First impression on unpacking the Q702 test unit was the solid feel and clean, minimalist styling.
Sony shows off unique Rolly audio entertainment player
- — 11 September, 2007 12:47
Now you don't have to dance to your favorite tunes -- your audio player can dance for you.
Rolly, a unique new "audio entertainment player" from Sony, is capable of twisting and turning while playing music. The player, which Sony has been teasing for the last couple of weeks, is egg-shaped and can fit into a hand.
It has speakers on each end that are normally hidden by dish-like covers, but the covers move to reveal the speakers and reflect their sound when the Rolly is switched on.
There's just one button on the player -- an on/off switch -- with the other functions being controlled by a pair of rings that circle its body.
One ring is used to move from track to track or album to album while the other controls the volume. The same two rings are connected to motors that enable the Rolly to scoot around a table-top in time to the music being played. Alternatively it can be set to sit motionless. In that case it's possible to control the Rolly by moving it back and forth to switch tracks, or in a circular motion to increase or decrease the volume.
Rolly has 1G byte of flash memory built-in and can playback MP3, Atrac or AAC songs (AAC songs with copy protection from iTunes Music Store aren't supported). In addition to playing back music from its internal memory the Rolly can also receive music streamed via a Bluetooth connection.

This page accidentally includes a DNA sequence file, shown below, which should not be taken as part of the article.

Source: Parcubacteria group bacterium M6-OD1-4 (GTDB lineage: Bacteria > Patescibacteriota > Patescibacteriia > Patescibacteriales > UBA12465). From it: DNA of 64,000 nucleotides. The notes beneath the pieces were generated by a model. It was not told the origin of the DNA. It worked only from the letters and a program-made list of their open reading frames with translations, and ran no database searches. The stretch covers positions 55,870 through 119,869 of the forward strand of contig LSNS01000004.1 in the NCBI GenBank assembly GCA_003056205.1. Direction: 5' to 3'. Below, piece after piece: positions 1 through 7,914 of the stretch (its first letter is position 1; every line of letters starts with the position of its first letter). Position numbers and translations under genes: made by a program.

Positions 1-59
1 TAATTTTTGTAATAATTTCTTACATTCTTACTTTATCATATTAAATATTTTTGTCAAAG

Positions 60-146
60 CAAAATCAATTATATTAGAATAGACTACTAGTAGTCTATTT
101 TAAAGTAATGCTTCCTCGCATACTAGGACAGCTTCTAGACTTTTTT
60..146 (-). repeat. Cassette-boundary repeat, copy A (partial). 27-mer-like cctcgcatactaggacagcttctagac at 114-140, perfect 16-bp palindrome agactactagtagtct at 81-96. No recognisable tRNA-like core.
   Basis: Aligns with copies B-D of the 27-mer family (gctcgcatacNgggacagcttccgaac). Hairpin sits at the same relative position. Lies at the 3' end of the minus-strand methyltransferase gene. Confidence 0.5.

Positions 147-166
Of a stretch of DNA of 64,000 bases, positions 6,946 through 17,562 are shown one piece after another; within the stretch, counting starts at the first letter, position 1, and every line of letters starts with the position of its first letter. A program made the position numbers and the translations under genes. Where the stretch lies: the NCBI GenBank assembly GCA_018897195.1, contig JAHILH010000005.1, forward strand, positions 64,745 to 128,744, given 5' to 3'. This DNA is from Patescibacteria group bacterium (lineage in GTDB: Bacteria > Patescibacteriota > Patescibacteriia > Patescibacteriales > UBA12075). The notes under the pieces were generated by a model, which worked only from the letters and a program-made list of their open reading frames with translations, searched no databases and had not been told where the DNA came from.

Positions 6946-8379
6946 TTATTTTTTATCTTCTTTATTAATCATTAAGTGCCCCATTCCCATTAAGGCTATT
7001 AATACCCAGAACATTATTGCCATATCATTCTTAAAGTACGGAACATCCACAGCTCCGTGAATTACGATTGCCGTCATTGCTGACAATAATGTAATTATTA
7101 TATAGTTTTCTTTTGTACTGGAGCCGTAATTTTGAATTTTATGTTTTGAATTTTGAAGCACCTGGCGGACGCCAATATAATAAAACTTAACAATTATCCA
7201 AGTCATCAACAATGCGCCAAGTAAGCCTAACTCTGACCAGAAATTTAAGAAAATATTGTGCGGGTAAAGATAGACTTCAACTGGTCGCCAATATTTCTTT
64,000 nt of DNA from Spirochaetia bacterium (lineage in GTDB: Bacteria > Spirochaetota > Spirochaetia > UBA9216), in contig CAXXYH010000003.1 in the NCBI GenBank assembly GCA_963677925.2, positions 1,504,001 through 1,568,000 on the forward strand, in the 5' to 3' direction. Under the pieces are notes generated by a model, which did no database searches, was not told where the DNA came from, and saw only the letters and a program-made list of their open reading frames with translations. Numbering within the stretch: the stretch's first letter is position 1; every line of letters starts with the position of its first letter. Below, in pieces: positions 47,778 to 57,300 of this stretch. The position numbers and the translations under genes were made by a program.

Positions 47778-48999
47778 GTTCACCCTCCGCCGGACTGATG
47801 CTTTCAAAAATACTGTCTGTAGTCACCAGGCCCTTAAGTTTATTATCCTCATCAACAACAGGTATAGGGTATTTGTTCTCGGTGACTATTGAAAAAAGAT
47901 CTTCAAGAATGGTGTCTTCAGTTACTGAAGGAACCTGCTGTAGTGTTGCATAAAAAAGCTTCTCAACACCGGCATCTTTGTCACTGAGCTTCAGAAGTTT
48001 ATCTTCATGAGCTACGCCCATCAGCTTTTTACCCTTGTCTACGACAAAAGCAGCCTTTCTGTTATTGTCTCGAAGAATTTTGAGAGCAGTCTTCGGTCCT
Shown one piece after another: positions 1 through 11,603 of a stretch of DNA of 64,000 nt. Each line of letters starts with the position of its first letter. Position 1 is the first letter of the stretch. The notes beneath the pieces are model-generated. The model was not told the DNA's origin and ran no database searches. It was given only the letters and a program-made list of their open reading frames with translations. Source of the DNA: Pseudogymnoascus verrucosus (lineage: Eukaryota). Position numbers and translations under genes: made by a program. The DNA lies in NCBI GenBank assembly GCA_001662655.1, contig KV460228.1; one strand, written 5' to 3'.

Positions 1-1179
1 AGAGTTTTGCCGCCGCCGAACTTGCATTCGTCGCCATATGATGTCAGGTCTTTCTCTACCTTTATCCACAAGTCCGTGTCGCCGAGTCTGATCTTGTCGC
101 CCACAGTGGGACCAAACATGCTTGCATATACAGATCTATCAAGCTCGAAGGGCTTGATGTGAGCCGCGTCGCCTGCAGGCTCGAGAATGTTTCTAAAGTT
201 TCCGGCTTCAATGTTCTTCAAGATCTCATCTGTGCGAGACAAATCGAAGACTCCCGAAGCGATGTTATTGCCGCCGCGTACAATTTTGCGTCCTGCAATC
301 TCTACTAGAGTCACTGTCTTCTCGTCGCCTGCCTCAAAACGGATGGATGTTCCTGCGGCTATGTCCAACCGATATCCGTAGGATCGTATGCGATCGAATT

Sony demonstrated the device running with its "Sonic Stage" software but Rolly will accept streams from other software and devices capable of Bluetooth streaming, the company said.
Rolly's movements need to be preprogrammed into the device for each track. There are six that are possible. The dish-like speaker covers can flap in and out, the ends of the device to which the speaker covers are attached can twist around and the wheels can turn. With just these six motions is possible to program a surprisingly complicated sequence of moves.
Sony will supply a software application called "Motion Editor" for move-by-move choreography or a rough set of moves can be automatically generated. The latter won't necessarily match in detail the music being played but it's a much quicker way of setting the Rolly in motion that programming by hand.
Sony also plans to launch an online community where the company and users can share movement files.
Users should get about five hours of audio playback from Rolly. This drops to four hours when the device is in motion and three and a half hours when Bluetooth streaming is also enabled.
The Rolly isn't an iPod-killer nor is it meant to be. At a relatively heavy 300 grams and measuring 104 millimeters long and 65 millimeters in circumference the player is not very practical for those wanting a portable audio player. But it is certainly unique and likely to be a talking point whenever people see it.
It will go on sale in Japan on Sept. 29 and cost about YEN 40,000 (AU$425). Sony has yet to decide plans for an international launch.